The respirators were created in 1927 by two scientists at Harvard University. The machine has a motor and a pump that changes pressure inside the airtight chamber, which forces the lungs to expand and contract. Pictured: An emergency polio ward at Haynes Memorial Hospital in Boston, Massachusetts, in August 1955

The respirators were created in 1927 by two scientists at Harvard University. The machine has a motor and a pump that changes pressure inside the airtight chamber, which forces the lungs to expand and contract. Pictured: An emergency polio ward at Haynes Memorial Hospital in Boston, Massachusetts, in August 1955

Manufacturer JH Emerson stopped making the machines in 1970 and insurance companies do not cover the mainly obsolete machines. Most people use more modern aids today

Manufacturer JH Emerson stopped making the machines in 1970 and insurance companies do not cover the mainly obsolete machines. Most people use more modern aids today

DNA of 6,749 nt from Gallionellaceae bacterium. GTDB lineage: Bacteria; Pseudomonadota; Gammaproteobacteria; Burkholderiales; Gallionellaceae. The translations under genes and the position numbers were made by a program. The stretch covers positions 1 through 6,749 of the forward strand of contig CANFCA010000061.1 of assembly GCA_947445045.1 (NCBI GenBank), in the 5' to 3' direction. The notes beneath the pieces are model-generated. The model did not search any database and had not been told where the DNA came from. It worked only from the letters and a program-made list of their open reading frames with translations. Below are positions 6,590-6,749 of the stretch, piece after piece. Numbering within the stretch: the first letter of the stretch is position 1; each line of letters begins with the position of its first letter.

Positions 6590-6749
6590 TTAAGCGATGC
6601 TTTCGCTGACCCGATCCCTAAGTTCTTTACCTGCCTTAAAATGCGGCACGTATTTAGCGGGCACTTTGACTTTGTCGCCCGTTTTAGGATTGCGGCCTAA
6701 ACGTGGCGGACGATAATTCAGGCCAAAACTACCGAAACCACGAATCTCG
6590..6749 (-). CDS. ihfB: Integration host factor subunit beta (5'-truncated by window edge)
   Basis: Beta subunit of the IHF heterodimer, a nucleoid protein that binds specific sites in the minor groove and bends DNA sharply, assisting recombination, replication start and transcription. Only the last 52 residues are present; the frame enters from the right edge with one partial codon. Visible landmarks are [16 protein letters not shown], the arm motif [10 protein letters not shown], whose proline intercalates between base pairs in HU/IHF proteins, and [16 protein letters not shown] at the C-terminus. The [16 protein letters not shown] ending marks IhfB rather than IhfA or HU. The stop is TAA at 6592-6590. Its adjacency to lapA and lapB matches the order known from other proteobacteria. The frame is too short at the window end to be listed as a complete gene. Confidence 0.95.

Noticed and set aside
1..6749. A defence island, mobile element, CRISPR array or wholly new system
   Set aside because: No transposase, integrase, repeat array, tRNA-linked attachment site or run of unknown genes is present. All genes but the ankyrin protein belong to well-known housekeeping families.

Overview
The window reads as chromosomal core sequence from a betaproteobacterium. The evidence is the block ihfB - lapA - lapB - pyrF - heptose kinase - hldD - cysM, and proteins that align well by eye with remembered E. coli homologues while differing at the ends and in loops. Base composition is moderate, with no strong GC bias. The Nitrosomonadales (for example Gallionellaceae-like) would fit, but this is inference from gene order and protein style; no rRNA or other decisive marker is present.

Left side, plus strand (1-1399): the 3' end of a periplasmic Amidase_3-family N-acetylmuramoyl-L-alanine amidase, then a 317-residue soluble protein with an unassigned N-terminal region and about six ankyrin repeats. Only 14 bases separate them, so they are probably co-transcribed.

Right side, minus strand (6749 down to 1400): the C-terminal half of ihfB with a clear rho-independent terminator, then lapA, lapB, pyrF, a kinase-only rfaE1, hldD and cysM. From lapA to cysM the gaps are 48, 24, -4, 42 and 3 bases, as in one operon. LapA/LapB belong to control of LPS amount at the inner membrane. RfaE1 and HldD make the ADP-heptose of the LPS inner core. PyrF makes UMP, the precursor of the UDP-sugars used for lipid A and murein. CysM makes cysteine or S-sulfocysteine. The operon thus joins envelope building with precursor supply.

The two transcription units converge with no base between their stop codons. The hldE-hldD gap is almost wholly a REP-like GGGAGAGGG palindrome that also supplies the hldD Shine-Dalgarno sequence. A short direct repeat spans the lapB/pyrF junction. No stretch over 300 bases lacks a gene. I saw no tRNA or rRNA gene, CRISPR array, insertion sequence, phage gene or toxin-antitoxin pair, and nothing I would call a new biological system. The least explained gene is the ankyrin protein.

Brian Tiburzi, the executive director of Post-Polio Health International (PPHI), told Daily Mail Online last year that there is a bit of reluctance from iron lung users to let go of the machine.

‘Part of it is just habit,’ he said when asked why they might be hesitant to use more modern breathing aids. 

‘That’s sort of what they have been used to all their life. Some people also use them because they have trouble with the masks, some leak, some people get sores, or find them uncomfortable to wear.

‘The vast majority have switched.’

He also said that the announcement by Respironics in 2004 meant ‘they were sort of told they were on their own.’

Randolph said she is a big advocate of people undergoing vaccinations to prevent themselves from ending up in a situation similar to hers.

‘I believe getting vaccinated is the thing to do, but I also believe people ought to act according to their faiths,’ she said. 

‘It’s a personal decision. But something like vaccinations that you can see the proof of with epidemics just seems more logical.’ 



Read more at DailyMail.co.uk